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Forex is a scam!

what is the meaning of forex

I studied and practiced for quite awhile and as soon as I went live those MM make sure to go against your trade-they along with the big banks make the money.

I feel they analyze your deal and make sure to go against it.

This is something I received from an obviously disgruntled now ex-forex trader yesterday. He’s not the first to make that statement, and I’m sure he won’t be the last. I’ve been involved in the forex market as a trader and/or analyst for more than a decade now, so I think you can figure out where I stand on the subject.

The primary argument folks who make the scam claim put forward is that fact that forex brokers take the other side of your position in their market making actions. They thus conclude that said brokers are trading against you.

First of all, not all forex brokers are market makers. Some are ECNs. They simply pass your orders through into the market like a stock market broker does. Since they don’t act as market makers and take no positions they do not earn the spread, so they make their money from commissions instead.

Oh, and by the way, not all stock market transactions are straight pass throughs to the exchange either. Some brokers act as market makers in certain stocks, so if you trade those stocks through them they are doing the exact same thing as the non-ECN forex brokers do. I don’t think anyone ever calls that a scam. Further, the whole basis of the interbank market – and all OTC markets – is transactions between buyers and sellers and market makers. In interbank forex, the banks are the market makers, both with and amongst each other and with the funds and companies that are their customers.

On top of that, there are market makers in all markets. They are the ones who provide steadily liquidity by always being ready to provide a quote and take the other side of a trade. Without them the markets would operate much less smoothly. As a rule, market makers in all markets look simply to make the spread over and over and over again. They don’t generally look to take positions, but rather to be net neutral.

Forex brokers who act as market makers operate in basically the same fashion. They are just offsetting customer longs and shorts against one and other. Do they sometimes have an overbalance? Sure. In such cases they have internal processes which determine whether they keep the exposure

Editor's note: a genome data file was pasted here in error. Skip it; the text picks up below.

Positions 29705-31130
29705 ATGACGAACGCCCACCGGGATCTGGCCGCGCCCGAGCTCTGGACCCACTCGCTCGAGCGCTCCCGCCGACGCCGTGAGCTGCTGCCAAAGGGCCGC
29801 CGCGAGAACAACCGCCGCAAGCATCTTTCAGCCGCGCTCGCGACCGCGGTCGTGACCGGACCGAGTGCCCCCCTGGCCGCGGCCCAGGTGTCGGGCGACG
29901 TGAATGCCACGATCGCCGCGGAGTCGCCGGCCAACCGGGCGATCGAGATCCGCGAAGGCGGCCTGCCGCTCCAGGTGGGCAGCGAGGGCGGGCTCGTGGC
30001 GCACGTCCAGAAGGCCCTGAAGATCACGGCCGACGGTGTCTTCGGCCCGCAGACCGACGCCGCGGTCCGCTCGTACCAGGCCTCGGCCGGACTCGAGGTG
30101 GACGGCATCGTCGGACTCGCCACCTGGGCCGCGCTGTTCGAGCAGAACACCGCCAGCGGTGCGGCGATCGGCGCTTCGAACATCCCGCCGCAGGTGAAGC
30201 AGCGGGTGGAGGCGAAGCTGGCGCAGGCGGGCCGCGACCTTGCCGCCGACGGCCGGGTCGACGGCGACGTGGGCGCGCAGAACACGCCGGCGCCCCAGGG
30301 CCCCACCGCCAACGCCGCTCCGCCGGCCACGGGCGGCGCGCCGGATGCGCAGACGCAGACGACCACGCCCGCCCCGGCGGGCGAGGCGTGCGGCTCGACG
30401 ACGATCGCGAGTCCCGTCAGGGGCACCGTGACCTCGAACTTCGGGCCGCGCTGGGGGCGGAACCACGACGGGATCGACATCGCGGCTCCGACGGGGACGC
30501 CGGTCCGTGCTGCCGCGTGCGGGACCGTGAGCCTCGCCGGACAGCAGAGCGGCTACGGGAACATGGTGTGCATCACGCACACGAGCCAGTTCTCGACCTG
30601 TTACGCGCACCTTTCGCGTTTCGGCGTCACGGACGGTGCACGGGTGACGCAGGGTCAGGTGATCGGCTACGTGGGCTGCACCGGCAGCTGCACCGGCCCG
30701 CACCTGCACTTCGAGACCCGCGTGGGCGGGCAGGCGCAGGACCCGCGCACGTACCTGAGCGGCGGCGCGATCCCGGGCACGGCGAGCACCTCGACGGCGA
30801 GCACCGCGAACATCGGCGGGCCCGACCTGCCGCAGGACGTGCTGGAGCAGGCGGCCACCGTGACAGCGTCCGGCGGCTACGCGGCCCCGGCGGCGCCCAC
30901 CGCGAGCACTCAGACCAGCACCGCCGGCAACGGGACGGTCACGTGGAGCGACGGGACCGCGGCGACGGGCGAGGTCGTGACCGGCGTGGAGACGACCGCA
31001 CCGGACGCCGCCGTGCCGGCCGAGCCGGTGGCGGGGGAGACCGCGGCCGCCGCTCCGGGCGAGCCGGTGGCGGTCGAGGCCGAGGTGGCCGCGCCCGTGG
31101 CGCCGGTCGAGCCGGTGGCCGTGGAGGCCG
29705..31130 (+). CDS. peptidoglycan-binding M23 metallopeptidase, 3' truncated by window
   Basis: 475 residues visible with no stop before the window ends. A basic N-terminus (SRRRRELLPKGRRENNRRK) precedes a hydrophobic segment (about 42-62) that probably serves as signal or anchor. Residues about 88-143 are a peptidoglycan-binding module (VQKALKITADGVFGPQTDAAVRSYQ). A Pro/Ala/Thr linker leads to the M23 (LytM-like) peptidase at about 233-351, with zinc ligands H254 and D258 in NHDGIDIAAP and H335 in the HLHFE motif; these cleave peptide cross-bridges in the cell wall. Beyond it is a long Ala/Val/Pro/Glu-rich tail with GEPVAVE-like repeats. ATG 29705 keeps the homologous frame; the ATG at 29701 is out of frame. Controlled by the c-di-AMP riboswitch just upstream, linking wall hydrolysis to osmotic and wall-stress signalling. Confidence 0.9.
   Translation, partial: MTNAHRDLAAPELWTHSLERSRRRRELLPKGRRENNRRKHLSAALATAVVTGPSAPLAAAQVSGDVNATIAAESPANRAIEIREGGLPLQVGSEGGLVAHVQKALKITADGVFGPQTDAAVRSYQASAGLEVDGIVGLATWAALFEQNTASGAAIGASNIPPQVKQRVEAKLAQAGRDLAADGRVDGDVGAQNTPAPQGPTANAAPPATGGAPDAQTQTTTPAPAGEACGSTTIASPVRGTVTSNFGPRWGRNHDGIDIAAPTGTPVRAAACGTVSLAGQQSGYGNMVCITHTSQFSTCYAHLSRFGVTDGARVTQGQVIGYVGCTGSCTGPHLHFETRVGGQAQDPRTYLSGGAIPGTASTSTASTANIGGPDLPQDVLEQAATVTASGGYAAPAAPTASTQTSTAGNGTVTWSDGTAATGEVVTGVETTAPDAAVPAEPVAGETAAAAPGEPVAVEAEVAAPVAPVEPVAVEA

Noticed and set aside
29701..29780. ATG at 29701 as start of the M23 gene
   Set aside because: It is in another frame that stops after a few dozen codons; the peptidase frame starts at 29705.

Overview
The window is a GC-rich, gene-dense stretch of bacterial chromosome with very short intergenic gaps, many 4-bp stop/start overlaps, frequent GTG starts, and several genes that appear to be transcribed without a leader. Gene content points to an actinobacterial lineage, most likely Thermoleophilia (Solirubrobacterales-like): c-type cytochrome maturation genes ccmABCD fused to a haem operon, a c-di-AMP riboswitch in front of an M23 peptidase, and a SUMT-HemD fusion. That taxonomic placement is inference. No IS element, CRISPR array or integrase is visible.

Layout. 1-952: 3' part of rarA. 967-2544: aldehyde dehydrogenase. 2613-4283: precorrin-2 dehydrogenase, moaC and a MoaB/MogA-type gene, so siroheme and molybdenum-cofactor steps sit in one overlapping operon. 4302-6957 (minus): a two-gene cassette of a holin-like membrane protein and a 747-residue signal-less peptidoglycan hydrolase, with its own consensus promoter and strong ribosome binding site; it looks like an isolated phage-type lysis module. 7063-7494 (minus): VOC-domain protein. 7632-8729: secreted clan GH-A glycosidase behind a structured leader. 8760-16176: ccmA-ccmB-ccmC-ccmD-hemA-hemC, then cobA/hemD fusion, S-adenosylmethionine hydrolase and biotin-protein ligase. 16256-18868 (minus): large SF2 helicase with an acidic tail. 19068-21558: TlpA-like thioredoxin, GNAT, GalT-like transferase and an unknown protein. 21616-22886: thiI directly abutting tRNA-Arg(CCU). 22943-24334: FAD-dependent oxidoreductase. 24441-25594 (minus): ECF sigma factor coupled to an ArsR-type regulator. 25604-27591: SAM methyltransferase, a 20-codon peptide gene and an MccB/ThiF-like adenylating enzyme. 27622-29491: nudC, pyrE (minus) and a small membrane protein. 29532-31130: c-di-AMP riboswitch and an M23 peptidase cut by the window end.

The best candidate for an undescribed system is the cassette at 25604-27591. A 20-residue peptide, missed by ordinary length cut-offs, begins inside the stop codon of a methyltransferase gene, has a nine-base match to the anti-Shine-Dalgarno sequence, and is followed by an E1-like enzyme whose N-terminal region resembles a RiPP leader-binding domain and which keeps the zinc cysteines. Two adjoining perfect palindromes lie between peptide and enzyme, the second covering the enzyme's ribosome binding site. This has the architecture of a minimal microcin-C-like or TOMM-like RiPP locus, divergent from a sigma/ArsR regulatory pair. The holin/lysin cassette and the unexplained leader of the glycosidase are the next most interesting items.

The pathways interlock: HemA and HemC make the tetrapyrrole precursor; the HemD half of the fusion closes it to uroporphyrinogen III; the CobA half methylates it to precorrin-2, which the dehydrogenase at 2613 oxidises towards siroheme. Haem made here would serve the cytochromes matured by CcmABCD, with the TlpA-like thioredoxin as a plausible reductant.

or whether they offset in the market. Different brokers handle things different ways in that regard.

One of the other arguments scam claimers make about forex brokers is that they run people’s stops. Guess what? That gripe has been in the markets for years – all markets. For traders in the futures pits are supposedly notorious for that kind of action. Here’s the thing, though. The markets and market makers exist to facilitate transaction flow and make their money from it. They are going to do whatever makes sense to increase that flow. That periodically could include running stops.

That sort of action, though, is a bit easier in the futures pits than in the widely dispersed forex market. Brokers and dealers generally keep their prices tightly in line because if they don’t they can lose business. As such, stop running is not something easily accomplished. It would take a highly coordinated effort among a wide array of market makers to do that kind of thing.

In most cases, the claims of stop running coming from forex traders is nothing more than people getting burned by putting their stops too close to the market and getting taken out by normal volatility.

The question I would ask for anyone who is making a claim of forex being a scam is whether they can demonstrate a trading system with a meaningful track record of success and that they followed said system as designed. A lot of traders spend a relatively short period of time in demo trading and make good returns with no real proven method, then find that things are very different when it comes to real money. This is more about the trader than the broker.

The idea that your broker looks at your specific open positions – out of the many thousands of trades that might be open at a given time among all their customers – and make decisions based on it is egotistical and self-centered in the extreme.

If you really have a problem with market making forex brokers then trade through an ECN.

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John Forman, author of this blog, has traded for more than 20 years, is a professional market analyst, and authored The Essentials of Trading. He is an active participant in trading forums, consults for trading related businesses, as published literally dozens of trading articles, and has been quoted in a number of books and in the media.

Category: Forex

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